Scaling Enterprise-Grade AI – A Study in Cloud-Based AI for Automation

Companies have been using Artificial Intelligence (AI) in their businesses since the 1950s. However, in the last ten years, AI has been recognized for its ability to streamline technology operations and create efficiencies that didn’t previously exist. The modern view of AI has shifted focus to integrating AI solutions within enterprise applications and business workflows to provide tangible value. As per Gartner, AI has passed through the “Peak of Inflated Expectations”, a time when AI Cloud services were popular sometime in 2019. Currently, the technology is at the “Trough of Disillusionment” when impatience for results slows down adoption. But there is optimism; we are on the brink of the “Slope of Enlightenment” as organizations will recommit to AI based on newly realized benefits and operationalize AI initiatives to make efficient use of data, models, and compute while investing in data for AI and responsible AI.

Deterrents to full-fledged adoption of AI

Most large enterprises know they need to invest in AI to keep pace with their competitors but have done so in a spotty matter. This phenomenon manifests in either a siloed approach – where only certain groups within an enterprise deploy AI – or where the technology stack in the organization is not interconnected.

AI consumes high storage and vast computing power, which deters companies from investing in AI initiatives. Further, ensuring security and ethical checkpoints is critical for a thoughtful execution of an AI strategy. Lastly, existing legacy business processes and culture are invariable challenges that need to be addressed.

Cloud is the force multiplier for AI

But now, with advances in two different technologies – Cloud and Microservices – barriers are being removed from an enterprise-wide scaling of AI across the organization. Cloud lowers adoption costs, provides the necessary flexibility, agility, and scale required to power AI-driven innovation. It facilitates co-creation by supporting other technologies such as RPA, to fulfill the promise of the AI proposition.

Cloud brings interconnectivity through data interoperability and the ability to connect various platforms using AI engines to create an enterprise-grade infrastructure that can result in efficiencies that provide true business benefit.

One problem that many businesses face when hyper scaling AI is how to bring together data generated both on external platforms and internal ones to derive more business value. For example, one of our customers, global healthcare giant, GlaxoSmithKline (GSK), wanted to interconnect their external platforms, such as Facebook, WhatsApp, and Twitter, with internal platforms such as the Enterprise Resource Management (ERM) and Customer Relationship Management (CRM). They wanted to drive better digital interactions with different stakeholders that included both internal and external personas.

GSK used a poly-cloud approach to scale a Conversational AI program across the enterprise. According to Sudeep Gupta, Director of Data and AI Platforms at GSK Consumer Healthcare, this approach has maximized the efficiency of their operations and created a model that can be industrialized and replicated for stand-ups across their multi-faceted organization.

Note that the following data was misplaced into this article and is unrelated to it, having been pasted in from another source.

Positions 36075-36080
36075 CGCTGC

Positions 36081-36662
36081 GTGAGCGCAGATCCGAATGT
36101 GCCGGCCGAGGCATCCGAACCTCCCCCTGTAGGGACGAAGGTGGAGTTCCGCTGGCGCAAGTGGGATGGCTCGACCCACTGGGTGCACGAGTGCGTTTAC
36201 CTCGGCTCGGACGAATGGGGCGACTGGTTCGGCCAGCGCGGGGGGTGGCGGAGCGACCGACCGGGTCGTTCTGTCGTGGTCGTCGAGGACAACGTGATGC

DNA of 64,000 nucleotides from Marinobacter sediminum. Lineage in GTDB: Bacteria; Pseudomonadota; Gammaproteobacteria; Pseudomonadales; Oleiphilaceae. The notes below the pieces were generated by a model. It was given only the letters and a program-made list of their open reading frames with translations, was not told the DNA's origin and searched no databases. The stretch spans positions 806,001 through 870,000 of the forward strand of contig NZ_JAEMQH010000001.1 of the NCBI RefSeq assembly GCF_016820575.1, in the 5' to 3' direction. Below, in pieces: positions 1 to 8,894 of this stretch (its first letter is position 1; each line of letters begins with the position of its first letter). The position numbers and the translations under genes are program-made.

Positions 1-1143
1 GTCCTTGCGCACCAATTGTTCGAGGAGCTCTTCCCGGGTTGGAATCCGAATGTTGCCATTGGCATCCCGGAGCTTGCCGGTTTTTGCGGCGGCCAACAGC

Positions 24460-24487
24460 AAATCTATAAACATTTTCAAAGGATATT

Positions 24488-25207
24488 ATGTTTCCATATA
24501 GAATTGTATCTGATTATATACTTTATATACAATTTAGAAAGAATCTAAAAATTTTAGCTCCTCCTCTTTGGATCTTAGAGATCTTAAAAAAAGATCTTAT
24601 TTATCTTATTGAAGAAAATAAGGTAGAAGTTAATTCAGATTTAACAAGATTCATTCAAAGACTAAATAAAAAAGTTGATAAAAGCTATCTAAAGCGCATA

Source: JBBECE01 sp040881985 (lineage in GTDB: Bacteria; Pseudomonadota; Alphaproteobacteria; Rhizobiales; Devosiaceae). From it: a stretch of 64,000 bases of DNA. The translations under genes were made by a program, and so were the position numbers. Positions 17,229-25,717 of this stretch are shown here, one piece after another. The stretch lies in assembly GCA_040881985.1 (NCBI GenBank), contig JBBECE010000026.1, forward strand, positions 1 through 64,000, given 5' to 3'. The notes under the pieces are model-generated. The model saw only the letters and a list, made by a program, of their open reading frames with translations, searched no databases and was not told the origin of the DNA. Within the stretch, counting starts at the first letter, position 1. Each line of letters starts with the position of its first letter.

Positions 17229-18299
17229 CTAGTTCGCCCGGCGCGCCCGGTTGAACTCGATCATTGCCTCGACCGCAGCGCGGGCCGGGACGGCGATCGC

“By using our poly-cloud approach, we are able to have a Conversational AI platform that serves all the enterprise’s users and personas, and across a multi-disciplinary organization such as GSK, in a manner that is decentralized but coordinated. As a result, all interactions have been improved or ‘distilled’ for the benefit of all our users,” Gupta said.

Removing Barriers to adopting AI with Cloud

However, there are organizational challenges to be surmounted. These include creating a culture that embraces the automation of processes through AI. Even within an organization that accepts AI as the future, technology, organizational, and process challenges can slow the distribution of AI.

One approach that has proven to be successful is to leverage existing platforms and make the technology available across the organization. This means that various departments and groups within an organization can quickly build customized applications that work for their unique business needs – such as Conversational AI– by using a tested methodology and building blocks that are in place at the organizational level. Deployment in a cloud environment makes this much easier and more efficient and opens the entire ecosystem to various teams.

Once an entity grows large enough to be called an enterprise, technology is always disparate and distributed across the entire organization. A variety of platforms and even operating systems can exist within a single enterprise. Historically, this has proven to be a challenge when systems couldn’t speak to one another. Instead of imposing technology standards, approaches to AI deployment must accommodate multiple technology stacks to be efficient. A multi-cloud approach with APIs and other technology connecting and creating true data interoperability can create an efficient framework. Also, teams must be empowered to design and own their own AI deployments, to ensure that all use cases are adopted.

AI on the Horizon: What’s Next

In the next several years, the cloud will move the needle for AI from being experimental to becoming an enterprise-wide presence. The two technologies will complement each other. Cloud can provision in an automated manner the resources required to support the AI workloads that are computing and memory intensive. Companies can give their clients access to curated datasets, tool stacks, and trained models through the cloud. The entire landscape will be technology-agnostic, standardized, and democratic by nature leading to efficient use of computing power, data, and models.